Tony Stewart has been known to hobknob with more than a few celebrities. Chief among them – and one of his biggest fans – is none other than Kid Rock. One of his songs entitled, “Devil Without A Cause” contains the line, same game, same name, ain’t a damn thing changed.
Those lyrics from one of Stewart’s supporters actually came to mind this past week following the veteran’s latest dustup. Following the final practice session for the Bud Shootout this past Friday evening, Stewart tangled with Kurt Busch entering turn 3. On their way back to the pits, Busch took note that Tony’s car wasn’t as badly damaged as his, and tried to make a few cosmetic adjustments to the Home Depot Camry to help even the score. It’s obvious what happened next: the two were summoned to the NASCAR hauler for the requisite admonishment and “you need us more than we need you” rebuke that drivers have become accustomed to after misbehaving. There’s just one thing out of the ordinary; shortly after the meeting, it was reported that Stewart took a swing at Busch in the hauler.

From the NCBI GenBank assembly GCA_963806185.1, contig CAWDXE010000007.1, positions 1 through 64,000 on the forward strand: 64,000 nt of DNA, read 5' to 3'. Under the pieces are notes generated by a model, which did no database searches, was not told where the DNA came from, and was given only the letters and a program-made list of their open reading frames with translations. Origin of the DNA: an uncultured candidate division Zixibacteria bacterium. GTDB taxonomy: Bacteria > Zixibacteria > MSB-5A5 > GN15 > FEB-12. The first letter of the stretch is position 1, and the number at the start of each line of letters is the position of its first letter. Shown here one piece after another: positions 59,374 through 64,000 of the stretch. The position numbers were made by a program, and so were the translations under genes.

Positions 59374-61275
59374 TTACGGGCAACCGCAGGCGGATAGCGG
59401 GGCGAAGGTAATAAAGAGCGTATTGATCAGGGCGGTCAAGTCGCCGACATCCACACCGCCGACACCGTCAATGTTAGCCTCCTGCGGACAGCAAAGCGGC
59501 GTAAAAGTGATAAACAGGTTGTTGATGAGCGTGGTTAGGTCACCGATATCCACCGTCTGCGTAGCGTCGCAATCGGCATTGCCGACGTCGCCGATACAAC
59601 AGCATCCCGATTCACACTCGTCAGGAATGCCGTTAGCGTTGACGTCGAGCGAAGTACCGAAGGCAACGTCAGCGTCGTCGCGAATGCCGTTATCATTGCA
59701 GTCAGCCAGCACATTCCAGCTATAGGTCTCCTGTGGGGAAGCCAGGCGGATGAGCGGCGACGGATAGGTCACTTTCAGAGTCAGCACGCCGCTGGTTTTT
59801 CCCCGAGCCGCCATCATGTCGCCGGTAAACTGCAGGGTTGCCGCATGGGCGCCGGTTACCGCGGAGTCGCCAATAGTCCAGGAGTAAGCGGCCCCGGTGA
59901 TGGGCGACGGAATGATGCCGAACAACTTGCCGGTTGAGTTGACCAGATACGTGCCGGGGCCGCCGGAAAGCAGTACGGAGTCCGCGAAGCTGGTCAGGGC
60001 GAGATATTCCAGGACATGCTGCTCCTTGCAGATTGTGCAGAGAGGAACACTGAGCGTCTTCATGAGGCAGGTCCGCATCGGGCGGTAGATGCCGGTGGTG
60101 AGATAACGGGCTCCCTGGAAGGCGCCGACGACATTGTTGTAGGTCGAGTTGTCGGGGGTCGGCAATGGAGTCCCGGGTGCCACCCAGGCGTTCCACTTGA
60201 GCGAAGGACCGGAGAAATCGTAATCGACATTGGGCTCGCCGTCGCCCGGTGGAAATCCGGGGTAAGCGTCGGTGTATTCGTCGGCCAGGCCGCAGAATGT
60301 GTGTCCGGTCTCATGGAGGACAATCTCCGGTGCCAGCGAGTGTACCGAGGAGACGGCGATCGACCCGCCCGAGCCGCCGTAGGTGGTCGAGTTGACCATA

There really isn’t much need for shock – feigned or otherwise. Since Stewart came to the series nearly a decade ago, this behavior has been par for the course for the driver known as the Rushville Rocket. He is never at a loss for words, and not exactly one to shy away from conflict.
Why, who can forget Martinsville in 1999, when – after Stewart spun out Kenny Irwin Jr. twice earlier in the race – Irwin repaid the favor. Stewart had a chance to win the event that day; but instead, Irwin gave him a shot entering turn 1, sending him sliding up into the wall. After the wreck, Stewart waited for Irwin, mock clapping in appreciation of his efforts before chucking his heel pads at him. Surprisingly – for reasons known only to the two drivers – Irwin stopped following the throws, allowing Tony to reach in the car and try to take a swing at him until Irwin recognized his mistake and drove away – with half of Stewart still in his car.
Following the final practice session for the Daytona 500 in 2000, Stewart made contact with Robby Gordon in about the same place on the track that he got into it with Busch last Friday. In the garage, Tony and Robby exchanged words and had a bit of a disagreement over who was at fault for the wreck. Tony got the last words in, looked at Robby… then shoved him. But much to Tony’s surprise, Gordon wasn’t as understanding as many drivers in the garage area are; he grabbed Stewart by the collar, and walked him backwards slowly until the two were separated. Later, Stewart could be seen sitting on a tire talking to NASCAR’s Gary Nelson, with friend and fellow competitor Mark Martin looking at him, shaking his head and chuckling.